Follow me on Twitter @RenzoTheDon and Instagram @RenzoTheDon for updates on the Rockets.

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A WEEKLY REVIEW OF O'BRIEN'S COACHING

Not my job: Texans no match for the Ravens

Photo by Bob Levey/Getty Images.

The Texans fell to the Ravens 33-16 in a game they had a shot at winning. Most of you reading this will probably think I'm crazy for saying that. I assure you, I meant what I said. One of the reasons they didn't was because Bill O'Brien made a few questionable decisions that cost this team.

The first was the 4th & 1 decision. Deciding to go for it was bad enough. They were down 3-0 near the end of the first quarter with the ball on their own 34-yard line. This is not a situation that calls for a gamble or statement play. The play call itself was okay I guess: a play action bootleg with two short options. It was read and played perfectly by the Ravens defense. Deshaun Watson had nowhere to go with the ball and had to throw it at Darren Fells' back before getting sacked. That led to a quick Ravens touchdown and an early 10-0 deficit. I seriously think he has PTSD after that playoff loss to the Chiefs when it comes to fourth down calls. Bumbling Bill strikes again!

When they got the ball back, they scored a touchdown thanks to more play action passes and pre-snap motion. It was as if Bumbling Bill realized his offensive line was outmatched by the front seven they're opposing. Sure Watson is mobile and looks like a magician escaping sacks, but misdirection helps throw the defense off and keeps Watson from breaking into 177,000,000 pieces. Oh, and the quick reads were a good idea as well. Too bad Bumbling Bill went away from that and opted for longer developing routes. Or will he blame it on Timid Tim Kelly? Or was Waiting Watson holding onto the ball too long? I blame all three.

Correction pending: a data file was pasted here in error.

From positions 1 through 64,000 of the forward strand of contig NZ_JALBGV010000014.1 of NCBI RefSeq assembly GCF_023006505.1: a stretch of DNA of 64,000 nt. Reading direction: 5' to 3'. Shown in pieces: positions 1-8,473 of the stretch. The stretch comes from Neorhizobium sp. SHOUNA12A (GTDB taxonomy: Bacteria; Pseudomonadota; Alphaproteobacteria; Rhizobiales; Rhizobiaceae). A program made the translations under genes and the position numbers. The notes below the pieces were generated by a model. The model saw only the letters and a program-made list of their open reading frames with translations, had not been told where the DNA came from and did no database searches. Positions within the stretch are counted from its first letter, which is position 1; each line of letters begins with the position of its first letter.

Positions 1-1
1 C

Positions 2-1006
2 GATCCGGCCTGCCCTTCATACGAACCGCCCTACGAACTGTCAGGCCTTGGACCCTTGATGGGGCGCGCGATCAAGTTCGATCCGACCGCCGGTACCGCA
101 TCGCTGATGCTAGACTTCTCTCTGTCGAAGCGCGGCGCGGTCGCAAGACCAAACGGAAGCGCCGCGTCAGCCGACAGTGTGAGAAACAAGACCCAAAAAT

Also, can we stop starting drives with the predictable run, run, pass combo please? First down should be play action rollout with Watson having the ability to choose to run if it's there. More run/pass/option plays need to be called as well. Incorporate more things that we saw when Watson was on his way to winning rookie of the year before his knee was sacrificed for the Astros.

Credit where it's due: the end of the first half to get a field goal with a minute and change left was good to see. Typically, these situations tend to make Bumbling Bill come out. I liked the quick slant to Cobb with no timeouts. They were able to spike the ball and get the field goal up.

The game was still within reach at 23-13 in the beginning of the fourth quarter. On a 4th & 1, they gave up a 30 yard touchdown run on a direct snap to Mark Ingram. I saw gaps on both sides of the defensive line pre-snap. Sure enough, Ingram got a lead block from the Ravens human plough of a fullback and that effectively put the nail in the coffin at 30-13. I know the tendency is to quarterback sneak or run up the middle, but don't leave gaps along the defensive line trying to stack the middle. First time defensive coordinator Anthony Weaver will take the L on this one.

Overall, I'll give O'Brien and his coaching staff a C- this game. Mistakes were made that could've cost them a legit shot at winning, but the Keke Coutee fumble return for a touchdown wasn't their fault. The play calling menu was brought to us this week by Craft Pita via the "What's Eric Eating" podcast. Tune in next week for another "Not my job!"